Last month, Congressman Jared Polis (D-CO) introduced legislation, House Resolution 499, which would effectively end the federal prohibition on marijuana and allow states to set their own policies.
House Resolution 499: The Ending Marijuana Prohibition Act of 2013, would remove marijuana from the Controlled Substances Act, transfer the Drug Enforcement Administration’s authority to regulate marijuana to a newly renamed Bureau of Alcohol, Tobacco, Marijuana and Firearms, require commercial marijuana producers to purchase a permit, and ensure that federal law distinguishes between individuals who grow marijuana for personal use and those involved in commercial sale and distribution.
You can read the full text of this measure here.
Congress needs to hear from you, please take a minute and click here to quickly and easily write your Representative and urge him or her to support the Ending Federal Marijuana Prohibition Act of 2013!
Among the many hundreds of public policy concerns that Americans care and act upon, what are the top policy concerns in Congress for which citizens search?
-Drones Used In Domestic Law Enforcement?
None of these supposedly political hot button topics were at the top of a newly created list by Thomas (the online interface the public has with Congressional legislation, run by the Library of Congress).
According to the March 6 print edition of The Hill, the new marijuana legalization legislation introduced by Earl Blumenauer (D-OR) was the second most popular legislation that citizens have searched on in the previous week (second only to the white hot issue of pending gun control legislation).
Gun, pot bills attract the most attention online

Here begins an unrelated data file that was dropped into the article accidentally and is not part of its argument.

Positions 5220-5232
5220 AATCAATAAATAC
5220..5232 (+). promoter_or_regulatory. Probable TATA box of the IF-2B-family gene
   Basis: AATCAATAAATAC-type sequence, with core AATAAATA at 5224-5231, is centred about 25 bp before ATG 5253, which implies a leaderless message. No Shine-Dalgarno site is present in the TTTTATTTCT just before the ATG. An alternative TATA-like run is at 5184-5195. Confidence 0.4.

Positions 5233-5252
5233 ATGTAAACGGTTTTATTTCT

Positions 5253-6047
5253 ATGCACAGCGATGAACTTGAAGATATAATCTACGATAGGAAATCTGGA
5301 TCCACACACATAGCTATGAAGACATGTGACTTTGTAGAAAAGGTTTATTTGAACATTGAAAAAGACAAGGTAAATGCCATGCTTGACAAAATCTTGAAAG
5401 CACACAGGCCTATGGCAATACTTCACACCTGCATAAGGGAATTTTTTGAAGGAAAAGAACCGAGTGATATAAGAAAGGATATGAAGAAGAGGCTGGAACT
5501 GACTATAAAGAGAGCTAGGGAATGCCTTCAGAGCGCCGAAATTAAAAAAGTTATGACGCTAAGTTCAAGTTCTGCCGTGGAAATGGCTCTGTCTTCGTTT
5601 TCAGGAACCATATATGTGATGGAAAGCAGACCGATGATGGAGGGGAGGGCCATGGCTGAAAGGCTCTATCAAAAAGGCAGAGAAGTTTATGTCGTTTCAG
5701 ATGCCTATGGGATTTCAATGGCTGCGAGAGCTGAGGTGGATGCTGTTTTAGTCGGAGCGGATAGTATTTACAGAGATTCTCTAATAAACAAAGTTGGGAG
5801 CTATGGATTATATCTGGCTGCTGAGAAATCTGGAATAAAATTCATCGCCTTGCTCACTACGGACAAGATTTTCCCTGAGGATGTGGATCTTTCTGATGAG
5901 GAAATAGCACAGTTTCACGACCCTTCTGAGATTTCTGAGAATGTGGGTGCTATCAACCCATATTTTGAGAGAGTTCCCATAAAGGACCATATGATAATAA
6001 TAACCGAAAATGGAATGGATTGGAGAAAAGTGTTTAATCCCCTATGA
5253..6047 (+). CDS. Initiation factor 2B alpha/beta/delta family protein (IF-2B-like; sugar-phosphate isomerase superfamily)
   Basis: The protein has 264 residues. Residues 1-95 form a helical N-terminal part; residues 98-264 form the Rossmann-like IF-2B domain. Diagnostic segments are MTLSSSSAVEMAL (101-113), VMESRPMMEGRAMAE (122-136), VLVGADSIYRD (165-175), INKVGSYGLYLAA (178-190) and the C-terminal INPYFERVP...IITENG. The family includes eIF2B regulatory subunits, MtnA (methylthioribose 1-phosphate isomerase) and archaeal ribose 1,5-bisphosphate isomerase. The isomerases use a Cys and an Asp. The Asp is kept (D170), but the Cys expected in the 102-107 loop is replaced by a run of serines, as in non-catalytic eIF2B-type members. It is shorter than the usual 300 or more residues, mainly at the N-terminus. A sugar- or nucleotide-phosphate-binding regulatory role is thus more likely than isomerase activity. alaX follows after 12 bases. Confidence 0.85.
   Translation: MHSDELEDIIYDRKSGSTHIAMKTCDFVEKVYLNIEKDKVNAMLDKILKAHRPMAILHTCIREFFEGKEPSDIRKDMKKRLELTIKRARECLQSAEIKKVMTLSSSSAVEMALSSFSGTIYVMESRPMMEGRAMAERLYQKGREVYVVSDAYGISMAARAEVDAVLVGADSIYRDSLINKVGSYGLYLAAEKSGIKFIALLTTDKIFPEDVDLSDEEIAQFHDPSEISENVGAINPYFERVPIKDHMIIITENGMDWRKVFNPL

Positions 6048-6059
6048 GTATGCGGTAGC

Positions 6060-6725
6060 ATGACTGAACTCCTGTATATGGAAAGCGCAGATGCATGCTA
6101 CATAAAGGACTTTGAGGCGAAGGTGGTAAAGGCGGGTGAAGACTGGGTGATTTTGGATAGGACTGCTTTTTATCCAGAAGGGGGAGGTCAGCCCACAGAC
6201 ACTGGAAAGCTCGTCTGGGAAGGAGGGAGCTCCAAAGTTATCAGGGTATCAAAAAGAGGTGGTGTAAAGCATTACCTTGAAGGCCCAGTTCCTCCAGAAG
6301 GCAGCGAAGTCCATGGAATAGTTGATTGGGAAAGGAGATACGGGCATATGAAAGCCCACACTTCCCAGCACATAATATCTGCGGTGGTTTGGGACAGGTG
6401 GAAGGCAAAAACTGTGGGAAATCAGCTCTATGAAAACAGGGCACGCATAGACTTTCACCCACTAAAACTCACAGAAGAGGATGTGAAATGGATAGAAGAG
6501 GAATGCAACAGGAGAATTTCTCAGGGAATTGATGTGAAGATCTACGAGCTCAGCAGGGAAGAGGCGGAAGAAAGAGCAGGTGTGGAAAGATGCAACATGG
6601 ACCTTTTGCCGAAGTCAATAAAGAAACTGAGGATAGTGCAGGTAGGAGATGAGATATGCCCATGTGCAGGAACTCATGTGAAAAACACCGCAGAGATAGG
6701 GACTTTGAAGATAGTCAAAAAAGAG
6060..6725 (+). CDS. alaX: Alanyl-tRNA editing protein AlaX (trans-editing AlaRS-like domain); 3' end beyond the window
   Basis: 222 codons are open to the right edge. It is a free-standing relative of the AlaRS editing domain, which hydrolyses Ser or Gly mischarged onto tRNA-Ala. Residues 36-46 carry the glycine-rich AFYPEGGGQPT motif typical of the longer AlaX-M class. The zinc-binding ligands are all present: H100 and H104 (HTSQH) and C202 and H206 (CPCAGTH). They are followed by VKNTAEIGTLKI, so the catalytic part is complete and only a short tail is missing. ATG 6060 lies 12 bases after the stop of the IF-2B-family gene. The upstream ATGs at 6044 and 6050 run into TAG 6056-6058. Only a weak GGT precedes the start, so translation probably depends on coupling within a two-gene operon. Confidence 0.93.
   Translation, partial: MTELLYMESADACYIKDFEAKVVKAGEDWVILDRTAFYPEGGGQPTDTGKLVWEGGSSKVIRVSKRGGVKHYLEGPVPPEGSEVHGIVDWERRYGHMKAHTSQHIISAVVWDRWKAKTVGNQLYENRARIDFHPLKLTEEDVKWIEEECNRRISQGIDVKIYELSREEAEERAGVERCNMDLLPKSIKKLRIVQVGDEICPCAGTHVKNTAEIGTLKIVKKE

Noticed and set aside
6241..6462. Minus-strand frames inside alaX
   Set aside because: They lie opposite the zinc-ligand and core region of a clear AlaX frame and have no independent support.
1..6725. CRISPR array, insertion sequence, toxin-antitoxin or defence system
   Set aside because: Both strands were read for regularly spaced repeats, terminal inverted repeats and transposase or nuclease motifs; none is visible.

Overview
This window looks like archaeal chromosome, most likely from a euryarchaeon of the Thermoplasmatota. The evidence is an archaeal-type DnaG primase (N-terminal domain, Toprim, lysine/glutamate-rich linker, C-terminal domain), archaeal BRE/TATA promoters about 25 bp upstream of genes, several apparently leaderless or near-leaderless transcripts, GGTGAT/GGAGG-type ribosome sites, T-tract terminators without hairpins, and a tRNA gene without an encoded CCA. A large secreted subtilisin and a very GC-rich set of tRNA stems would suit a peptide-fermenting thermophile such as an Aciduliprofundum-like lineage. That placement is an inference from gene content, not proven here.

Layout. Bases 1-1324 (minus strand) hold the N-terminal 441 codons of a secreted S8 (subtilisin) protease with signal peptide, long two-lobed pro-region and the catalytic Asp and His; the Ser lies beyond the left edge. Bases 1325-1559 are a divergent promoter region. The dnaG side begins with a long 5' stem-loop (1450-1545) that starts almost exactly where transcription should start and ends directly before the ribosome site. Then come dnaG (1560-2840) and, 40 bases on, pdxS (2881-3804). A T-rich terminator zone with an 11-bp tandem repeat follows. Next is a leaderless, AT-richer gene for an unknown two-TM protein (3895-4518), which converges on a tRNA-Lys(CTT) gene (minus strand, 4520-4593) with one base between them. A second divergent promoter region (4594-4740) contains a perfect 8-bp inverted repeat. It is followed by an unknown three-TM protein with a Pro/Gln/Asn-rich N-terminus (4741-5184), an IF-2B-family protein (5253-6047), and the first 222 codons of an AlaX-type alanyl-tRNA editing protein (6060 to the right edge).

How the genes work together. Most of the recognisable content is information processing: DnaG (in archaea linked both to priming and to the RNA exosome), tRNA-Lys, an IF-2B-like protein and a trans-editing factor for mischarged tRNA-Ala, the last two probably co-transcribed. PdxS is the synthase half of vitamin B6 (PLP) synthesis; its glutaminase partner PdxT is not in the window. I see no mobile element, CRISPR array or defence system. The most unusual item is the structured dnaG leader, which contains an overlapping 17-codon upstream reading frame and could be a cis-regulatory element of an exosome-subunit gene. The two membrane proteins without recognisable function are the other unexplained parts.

By Bob Cusack
It’s a Top 10 list that will never make David Letterman’s show, but it reveals that people are very interested in guns and marijuana. A relatively new feature on the Library of Congress THOMAS site is a Top 10 list of bills searched on Congress’s official website.
Sen. Dianne Feinstein’s (D-Calif.) measure to ban assault weapons has the top spot with Rep. Earl Blumenauer’s (D-Ore.) bill to allow states to legalize medical marijuana in second place.
However, despite the popularity for marijuana law reform in America, will the leaders in the House allow even a subcommittee hearing on the Blumenauer bill (or the near half dozen other marijuana law reform bills—which range from legalization to banking regulation reform to decriminalization to sentencing reform to industrial hemp)?
Aren’t elected officials supposed to listen, deliberate and respond to public advocacy—long festering public advocacy, in the case for cannabis law reform going back almost forty-five years—rather than be silent and oppositional?
Who do they work for? Who pays their salaries? Who is ‘wise’ enough to both elect them to power and also want substantive cannabis law reforms? Why disrespect citizens’ concerns in a democracy?
The phenomena of ‘malevolent neglect’ specific to cannabis law reform is not of course unique to the legislative branch as President Obama has laughed off basically the number one asked question at his so-called electronic town meetings from the beginning of his presidency.